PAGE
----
“I’m a Good Guy”? Pay Attention to His Actions, Not His Words

Posted by in dating after divorce, self-esteem in dating, single women over 40 | 6 comments

“I’m a good guy. I may seem like a d*%#ck, but I’m really a good guy.” These are the words that my client Sue’s boyfriend, Bob, would say after he screwed up. He didn’t remember her birthday? “I’m a good guy. Please believe me. My computer crashed, so I couldn’t sign into Facebook for the birthday reminder. Let me make it up to you by taking you out Thursday night.” Sue’s sister was ill, and she was under tremendous emotional stress. Where was Bob? Aside from a perfunctory call at the beginning of the week, “How’s your sister?”, he wasn’t there to support her. When she brought it up, she got the same line, “I’m really a good guy. I’m so sorry, my phone was stolen and I didn’t get your text messages until a few days later when I got my new phone. Please trust that I’m a good guy.” It is so easy to believe a man’s excuses when you’re crazy about him. You want to trust that he’s sincere. But it’s far more important to pay attention to his actions.

In my practice as a dating coach, I see this happening so often. And it starts at a young age. I’ve been observing my 17-year-old daughter’s friends and their boyfriend issues.

Ali has been having boyfriend problems. The guy who used to chase her and call every day has not been calling as often. He doesn’t make the effort to see her. They almost broke up last week over some hurtful texts.

Saturday night, when they got together to talk things through, he promised he’d call more often. He promised he’d stop being so flirty with his best friend, who just happens to be a girl. He’d get together with Ali more often. And he would text less, which is where much of their relationship currently takes place (and leads to disastrous misunderstandings).

His promises sound promising, right? But they are just words. Empty words. He has told her this many times. And he soon goes right back to his old patterns. They have the “talk” again, he makes empty promises, and so on and so on. Ali cries, Bob concedes, and I hope that she breaks up with him very soon.

As an adult, I hope that you like yourself enough to walk away from a man who makes empty promises. Adult women are mature enough to use better skills when dealing with men whose actions don’t match their words.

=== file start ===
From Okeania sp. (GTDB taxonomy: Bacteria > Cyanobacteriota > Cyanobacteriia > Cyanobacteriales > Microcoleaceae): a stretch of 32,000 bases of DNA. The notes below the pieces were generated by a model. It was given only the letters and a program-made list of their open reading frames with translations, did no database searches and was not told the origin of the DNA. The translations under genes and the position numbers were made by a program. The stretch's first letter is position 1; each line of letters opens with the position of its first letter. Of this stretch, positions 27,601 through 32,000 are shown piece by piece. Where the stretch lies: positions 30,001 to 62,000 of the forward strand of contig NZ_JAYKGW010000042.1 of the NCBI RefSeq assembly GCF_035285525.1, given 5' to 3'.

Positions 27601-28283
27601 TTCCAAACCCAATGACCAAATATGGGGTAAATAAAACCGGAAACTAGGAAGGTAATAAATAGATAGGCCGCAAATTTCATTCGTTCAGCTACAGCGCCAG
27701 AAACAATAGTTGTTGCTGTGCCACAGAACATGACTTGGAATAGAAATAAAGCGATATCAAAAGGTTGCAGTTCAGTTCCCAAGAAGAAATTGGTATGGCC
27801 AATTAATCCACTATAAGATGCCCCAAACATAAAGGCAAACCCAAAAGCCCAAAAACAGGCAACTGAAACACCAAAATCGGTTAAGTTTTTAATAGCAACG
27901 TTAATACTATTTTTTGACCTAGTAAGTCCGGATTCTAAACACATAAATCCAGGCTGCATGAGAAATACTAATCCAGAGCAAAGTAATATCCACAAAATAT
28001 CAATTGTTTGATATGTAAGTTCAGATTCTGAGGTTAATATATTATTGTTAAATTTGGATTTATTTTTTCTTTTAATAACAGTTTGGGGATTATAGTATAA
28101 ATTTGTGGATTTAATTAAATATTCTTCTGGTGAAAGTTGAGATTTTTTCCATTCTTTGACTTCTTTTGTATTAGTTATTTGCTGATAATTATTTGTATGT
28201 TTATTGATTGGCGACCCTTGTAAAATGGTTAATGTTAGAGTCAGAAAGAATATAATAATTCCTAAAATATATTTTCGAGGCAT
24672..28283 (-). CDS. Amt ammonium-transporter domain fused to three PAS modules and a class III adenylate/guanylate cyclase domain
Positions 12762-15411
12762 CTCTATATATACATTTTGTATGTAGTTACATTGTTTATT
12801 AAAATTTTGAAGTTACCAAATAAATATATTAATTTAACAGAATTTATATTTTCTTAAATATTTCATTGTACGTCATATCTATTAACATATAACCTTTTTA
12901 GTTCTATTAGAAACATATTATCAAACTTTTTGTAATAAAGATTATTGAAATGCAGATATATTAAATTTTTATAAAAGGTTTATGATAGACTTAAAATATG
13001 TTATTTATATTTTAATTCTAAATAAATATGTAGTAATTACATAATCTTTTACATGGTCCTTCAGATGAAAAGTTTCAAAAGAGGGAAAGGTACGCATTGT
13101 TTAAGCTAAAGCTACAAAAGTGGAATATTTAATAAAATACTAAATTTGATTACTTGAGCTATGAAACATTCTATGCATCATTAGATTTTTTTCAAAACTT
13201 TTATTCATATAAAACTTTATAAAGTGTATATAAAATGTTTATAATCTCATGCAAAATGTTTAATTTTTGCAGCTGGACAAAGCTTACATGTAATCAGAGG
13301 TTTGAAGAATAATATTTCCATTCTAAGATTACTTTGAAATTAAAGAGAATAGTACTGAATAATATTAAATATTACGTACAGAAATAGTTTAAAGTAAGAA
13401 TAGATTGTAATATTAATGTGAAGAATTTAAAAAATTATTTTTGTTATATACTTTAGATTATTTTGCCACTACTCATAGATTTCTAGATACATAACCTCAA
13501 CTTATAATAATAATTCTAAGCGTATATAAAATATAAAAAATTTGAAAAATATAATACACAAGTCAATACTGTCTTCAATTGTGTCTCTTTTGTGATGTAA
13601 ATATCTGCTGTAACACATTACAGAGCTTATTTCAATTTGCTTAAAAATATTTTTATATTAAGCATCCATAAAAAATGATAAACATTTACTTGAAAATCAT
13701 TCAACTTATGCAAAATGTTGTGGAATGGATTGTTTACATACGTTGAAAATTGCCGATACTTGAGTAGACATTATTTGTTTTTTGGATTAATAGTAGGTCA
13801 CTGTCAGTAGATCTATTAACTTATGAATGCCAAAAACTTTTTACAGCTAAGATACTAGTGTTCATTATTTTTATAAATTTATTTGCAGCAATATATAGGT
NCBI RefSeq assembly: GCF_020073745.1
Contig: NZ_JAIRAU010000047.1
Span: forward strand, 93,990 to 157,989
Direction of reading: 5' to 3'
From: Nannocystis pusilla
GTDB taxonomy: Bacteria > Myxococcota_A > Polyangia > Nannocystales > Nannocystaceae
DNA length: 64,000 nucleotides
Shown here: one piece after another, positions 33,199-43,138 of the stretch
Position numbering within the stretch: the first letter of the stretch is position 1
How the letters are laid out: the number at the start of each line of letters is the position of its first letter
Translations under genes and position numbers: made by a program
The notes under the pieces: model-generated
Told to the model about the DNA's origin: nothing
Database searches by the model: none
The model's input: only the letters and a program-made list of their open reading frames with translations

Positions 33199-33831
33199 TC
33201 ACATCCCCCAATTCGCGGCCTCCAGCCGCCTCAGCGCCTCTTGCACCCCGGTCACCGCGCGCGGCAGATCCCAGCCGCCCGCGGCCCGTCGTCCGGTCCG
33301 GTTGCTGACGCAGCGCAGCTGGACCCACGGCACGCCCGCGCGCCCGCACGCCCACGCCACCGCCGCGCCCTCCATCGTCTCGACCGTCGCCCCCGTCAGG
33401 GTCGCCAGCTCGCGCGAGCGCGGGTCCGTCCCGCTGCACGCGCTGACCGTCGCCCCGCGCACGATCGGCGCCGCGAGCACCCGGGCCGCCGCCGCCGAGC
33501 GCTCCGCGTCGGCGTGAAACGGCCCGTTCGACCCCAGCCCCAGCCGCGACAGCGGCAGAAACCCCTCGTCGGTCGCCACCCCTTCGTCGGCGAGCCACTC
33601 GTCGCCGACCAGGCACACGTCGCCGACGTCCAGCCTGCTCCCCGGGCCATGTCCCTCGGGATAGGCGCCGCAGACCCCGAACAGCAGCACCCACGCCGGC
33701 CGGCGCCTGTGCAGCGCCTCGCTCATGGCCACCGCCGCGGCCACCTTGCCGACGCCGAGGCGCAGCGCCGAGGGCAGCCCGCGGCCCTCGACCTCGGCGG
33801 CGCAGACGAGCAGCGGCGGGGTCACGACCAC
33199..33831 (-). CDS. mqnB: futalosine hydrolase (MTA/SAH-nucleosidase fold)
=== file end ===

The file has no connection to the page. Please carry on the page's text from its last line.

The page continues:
I encourage you to have higher standards. Don’t forgive a man for being an a-hole. If he doesn’t mean what he says, if he continues to make lame excuses, walk away. Pay attention to his actions. How many times do you need to be hurt in order to learn this valuable love lesson?

The sooner you cut loose from guys like this, the less heartache you’ll experience.

So listen carefully to his words and then observe what he does. If he shows himself to be a truly good guy, he’s worth your time and effort.

If his actions follow his words, he can’t prove he’s a good guy by trying to convince you.

You’ll know.

Have you experienced the “good guy syndrome”? I’d love to hear how you dealt with men like this. Please share your comments below.

 

Comments

6 Comments

  1. Yes, I was with a man for 18 months who seemed genuine and likable. Everyone loved him. I have always had a saying that i live by “do what you say and say what you mean”. So many inconsistencies, so many phone calls not on time, so many excuses like I had a headache I fell asleep. We we were planning on getting married and we had a time table, but he didn’t practice what he preached. How was he going to relocate if he did not fix his coop to sell or rent? Never did. The more I kept pressing the more excuses I got and then he dropped the bomb of “Im never going to marry you” and blamed it on my neediness and my frequent calls to make him do what was right. A guy should not have to be told to do what is right. Number one red flag. Beware commitment phobes, they preach a good sermon but their actions are lacking food for the soul

  2. Debbie,

    Your story is painful. I totally understand how easy it can be to believe a guy’s words, even though his actions don’t match.

    Here’s where the change takes place for you and anyone else suffering because of this kind of heartache:

    Know your standards up front. If he makes too many excuses, draw your line in the sand about what you’re willing to be with and what you’re not willing to be with.

    This takes all the neediness out of the relationship. You are not pushing for him to change. You are merely stating your standards for how men can treat you.

    Be willing to walk away if a man doesn’t treat you well.

    This is the work I do with my clients. Increasing your self-awareness, setting your standards, and sticking to them.

    Contact me privately if you’d like to learn more.

    My best to you.